Multiple offers are multiplying in many areas of the country. That presents opportunities and challenges to sellers. Help clients navigate them by emailing a free article, 6 Tips for Choosing the Best Offer for Your Home, from the REALTOR® Content Resource. It’s one of five free articles now available in the October “Sell Before Snow Hits” article package. Share all five with your clients today! Continue reading »
Show sellers how to make it look like they’ve just paid a hefty sum to landscape their yard—But do it on the cheap and in only a few hours by introducing them to the joys of mulch.
Email a free article, How to Mulch, from the REALTOR® Content Resource. It’s one of five free articles now available in the March “Smart Spring Yard Prep” article package. Share all five today. Continue reading »
By Melissa Dittmann Tracey, REALTOR(R) Magazine
A home’s inviting outdoor space may be just enough to get a home buyer to fall in love. The American Society of Landscape Architects recently surveyed nearly 180 landscape architects asking them to rate the expected popularity for 2014 of a variety of residential outdoor elements.
Across all categories, respondents rated the following as “somewhat” or “very in-demand” for 2014: lighting, seating/dining areas; fire pits/fireplaces; grills; installed seating, such as benches, seatwalls, ledges, steps, and boulders.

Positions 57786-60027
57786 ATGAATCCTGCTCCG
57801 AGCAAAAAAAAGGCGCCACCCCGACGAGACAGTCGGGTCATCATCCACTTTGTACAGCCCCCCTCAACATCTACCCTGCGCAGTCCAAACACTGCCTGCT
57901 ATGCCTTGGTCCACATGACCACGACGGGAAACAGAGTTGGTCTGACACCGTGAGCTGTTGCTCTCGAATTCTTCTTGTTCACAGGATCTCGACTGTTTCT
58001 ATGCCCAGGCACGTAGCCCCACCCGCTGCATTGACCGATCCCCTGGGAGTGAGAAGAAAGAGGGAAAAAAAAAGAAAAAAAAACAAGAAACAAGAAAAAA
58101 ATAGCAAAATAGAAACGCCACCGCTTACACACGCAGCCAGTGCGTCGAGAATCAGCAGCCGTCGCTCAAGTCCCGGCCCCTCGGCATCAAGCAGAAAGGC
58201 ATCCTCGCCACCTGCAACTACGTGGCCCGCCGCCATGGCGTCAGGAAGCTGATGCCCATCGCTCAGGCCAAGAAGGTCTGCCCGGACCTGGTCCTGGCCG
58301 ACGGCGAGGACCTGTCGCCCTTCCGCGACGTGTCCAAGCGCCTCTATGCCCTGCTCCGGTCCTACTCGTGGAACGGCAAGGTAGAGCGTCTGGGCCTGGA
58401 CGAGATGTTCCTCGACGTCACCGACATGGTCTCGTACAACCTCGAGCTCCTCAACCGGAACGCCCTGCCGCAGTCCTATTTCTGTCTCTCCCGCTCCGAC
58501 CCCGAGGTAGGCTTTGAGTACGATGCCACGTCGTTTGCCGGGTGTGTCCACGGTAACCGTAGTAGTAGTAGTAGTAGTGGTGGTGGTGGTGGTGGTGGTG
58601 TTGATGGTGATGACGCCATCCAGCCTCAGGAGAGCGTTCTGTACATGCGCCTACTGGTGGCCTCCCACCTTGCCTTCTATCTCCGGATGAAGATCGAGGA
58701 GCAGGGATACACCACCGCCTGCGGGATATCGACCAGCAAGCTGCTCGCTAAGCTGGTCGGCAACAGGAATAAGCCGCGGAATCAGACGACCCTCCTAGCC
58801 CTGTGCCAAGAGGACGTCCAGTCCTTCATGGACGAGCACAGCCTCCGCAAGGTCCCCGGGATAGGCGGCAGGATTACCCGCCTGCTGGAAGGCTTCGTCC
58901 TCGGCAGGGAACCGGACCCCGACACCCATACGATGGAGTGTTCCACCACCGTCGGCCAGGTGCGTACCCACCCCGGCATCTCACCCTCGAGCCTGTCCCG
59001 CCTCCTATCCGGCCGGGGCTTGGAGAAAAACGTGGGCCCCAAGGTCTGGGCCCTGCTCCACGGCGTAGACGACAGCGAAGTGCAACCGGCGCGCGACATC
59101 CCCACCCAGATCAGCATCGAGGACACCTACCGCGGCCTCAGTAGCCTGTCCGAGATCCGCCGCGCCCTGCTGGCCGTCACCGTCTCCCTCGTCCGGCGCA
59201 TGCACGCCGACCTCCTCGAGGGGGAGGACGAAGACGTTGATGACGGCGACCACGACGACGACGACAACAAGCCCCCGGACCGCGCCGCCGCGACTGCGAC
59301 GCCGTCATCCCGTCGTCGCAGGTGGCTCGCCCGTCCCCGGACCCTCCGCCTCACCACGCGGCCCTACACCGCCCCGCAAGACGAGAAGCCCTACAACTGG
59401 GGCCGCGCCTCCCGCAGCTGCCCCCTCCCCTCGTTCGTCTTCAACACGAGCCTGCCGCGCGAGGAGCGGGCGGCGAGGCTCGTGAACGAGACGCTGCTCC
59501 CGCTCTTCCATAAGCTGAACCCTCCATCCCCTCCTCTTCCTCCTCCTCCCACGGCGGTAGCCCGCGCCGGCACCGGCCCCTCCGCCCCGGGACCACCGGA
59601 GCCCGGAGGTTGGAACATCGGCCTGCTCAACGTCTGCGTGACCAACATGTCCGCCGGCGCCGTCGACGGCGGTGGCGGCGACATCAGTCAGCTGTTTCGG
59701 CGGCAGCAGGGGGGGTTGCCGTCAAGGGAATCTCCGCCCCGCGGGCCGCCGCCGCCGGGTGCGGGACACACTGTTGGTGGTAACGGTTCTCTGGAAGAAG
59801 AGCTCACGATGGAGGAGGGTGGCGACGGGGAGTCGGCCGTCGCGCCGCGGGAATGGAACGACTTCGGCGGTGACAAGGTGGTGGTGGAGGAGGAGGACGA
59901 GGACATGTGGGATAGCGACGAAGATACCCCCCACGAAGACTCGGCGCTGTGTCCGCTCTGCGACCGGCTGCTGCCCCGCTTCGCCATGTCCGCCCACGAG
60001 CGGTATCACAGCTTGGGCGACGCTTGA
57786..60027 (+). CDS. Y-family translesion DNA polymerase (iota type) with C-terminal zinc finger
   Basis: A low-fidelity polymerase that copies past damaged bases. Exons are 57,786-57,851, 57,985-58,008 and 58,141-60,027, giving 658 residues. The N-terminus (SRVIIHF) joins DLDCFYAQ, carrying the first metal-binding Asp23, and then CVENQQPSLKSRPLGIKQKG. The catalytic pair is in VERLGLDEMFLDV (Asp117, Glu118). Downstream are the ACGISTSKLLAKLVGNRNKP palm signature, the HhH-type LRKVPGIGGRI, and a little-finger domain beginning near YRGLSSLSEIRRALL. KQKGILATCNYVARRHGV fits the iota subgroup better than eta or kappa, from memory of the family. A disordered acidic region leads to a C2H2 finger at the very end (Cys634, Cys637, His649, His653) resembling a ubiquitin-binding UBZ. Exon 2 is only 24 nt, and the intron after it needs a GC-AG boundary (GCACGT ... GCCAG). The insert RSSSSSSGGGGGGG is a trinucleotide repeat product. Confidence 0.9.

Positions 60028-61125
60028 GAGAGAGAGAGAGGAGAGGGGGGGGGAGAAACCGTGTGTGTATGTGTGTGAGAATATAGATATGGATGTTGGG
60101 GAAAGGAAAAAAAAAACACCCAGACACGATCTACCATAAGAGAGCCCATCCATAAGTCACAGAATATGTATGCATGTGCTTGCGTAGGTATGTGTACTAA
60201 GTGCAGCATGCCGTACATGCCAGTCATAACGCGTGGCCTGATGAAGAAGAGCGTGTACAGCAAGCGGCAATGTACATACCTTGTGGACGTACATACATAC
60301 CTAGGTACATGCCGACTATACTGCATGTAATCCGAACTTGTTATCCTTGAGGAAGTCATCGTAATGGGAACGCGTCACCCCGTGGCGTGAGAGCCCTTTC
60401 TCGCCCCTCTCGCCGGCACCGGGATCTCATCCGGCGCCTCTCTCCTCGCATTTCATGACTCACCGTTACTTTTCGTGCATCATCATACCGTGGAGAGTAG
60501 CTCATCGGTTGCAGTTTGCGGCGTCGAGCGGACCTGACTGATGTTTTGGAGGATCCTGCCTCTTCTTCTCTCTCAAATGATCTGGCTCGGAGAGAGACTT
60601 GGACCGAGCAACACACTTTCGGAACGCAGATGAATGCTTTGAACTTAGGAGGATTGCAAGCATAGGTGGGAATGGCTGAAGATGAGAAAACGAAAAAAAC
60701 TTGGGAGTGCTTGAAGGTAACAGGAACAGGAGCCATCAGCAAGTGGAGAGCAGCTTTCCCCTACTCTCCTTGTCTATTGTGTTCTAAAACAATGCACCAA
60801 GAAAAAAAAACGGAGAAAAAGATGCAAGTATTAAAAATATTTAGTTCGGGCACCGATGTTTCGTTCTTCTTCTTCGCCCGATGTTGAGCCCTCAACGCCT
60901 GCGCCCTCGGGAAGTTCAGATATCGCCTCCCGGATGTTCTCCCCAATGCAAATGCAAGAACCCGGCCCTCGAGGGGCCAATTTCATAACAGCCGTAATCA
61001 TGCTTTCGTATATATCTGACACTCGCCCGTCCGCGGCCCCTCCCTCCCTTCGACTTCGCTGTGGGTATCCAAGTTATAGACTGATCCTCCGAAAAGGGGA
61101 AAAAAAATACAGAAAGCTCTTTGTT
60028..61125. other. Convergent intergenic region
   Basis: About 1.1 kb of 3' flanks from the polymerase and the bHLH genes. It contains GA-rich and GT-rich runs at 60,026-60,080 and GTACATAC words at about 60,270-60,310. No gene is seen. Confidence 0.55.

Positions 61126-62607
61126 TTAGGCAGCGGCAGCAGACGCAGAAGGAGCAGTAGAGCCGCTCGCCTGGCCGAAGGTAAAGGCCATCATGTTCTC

“Home owners know that designed landscapes add value to their lives as well as their property values,” says Nancy Somerville, ASLA executive vice president and CEO. “They’re interested in livable, open spaces that are both stylish and earth friendly.”
Here’s a breakdown of how home owners are sprucing up their outdoor spaces, and some of the top trends that landscape architects pinpointed for 2014 in each category.
By Charlene Storozuk, Dezigner Digz
It’s hard to believe that fall is already upon us. Summer may be over, but now is not the time to neglect a home’s exterior, especially if it’s going to soon be listed for-sale this season. Here are a few tips to help you embrace the fall season and keep your property looking its best:
· The most obvious tip: rake up leaves on a frequent basis;
· Inspect your gutters regularly and remove any leaves that get trapped;
· Carry on weeding garden beds and walkways;
· Remove all annual flowers that are no longer blooming and plants that are past their “best before” date. Dead vegetation gives the impression of a home not cared for;
· If you’re experiencing a warm, dry fall in your area, you’ll still need to irrigate your lawn (according to local by-laws of course);
· Fertilize your lawn before the ground freezes (unless you’re lucky enough to live in a year-round warm climate). This will give your grass a head start in the spring. However, check with your local garden center first to find out if this is the right course of action for your particular environment;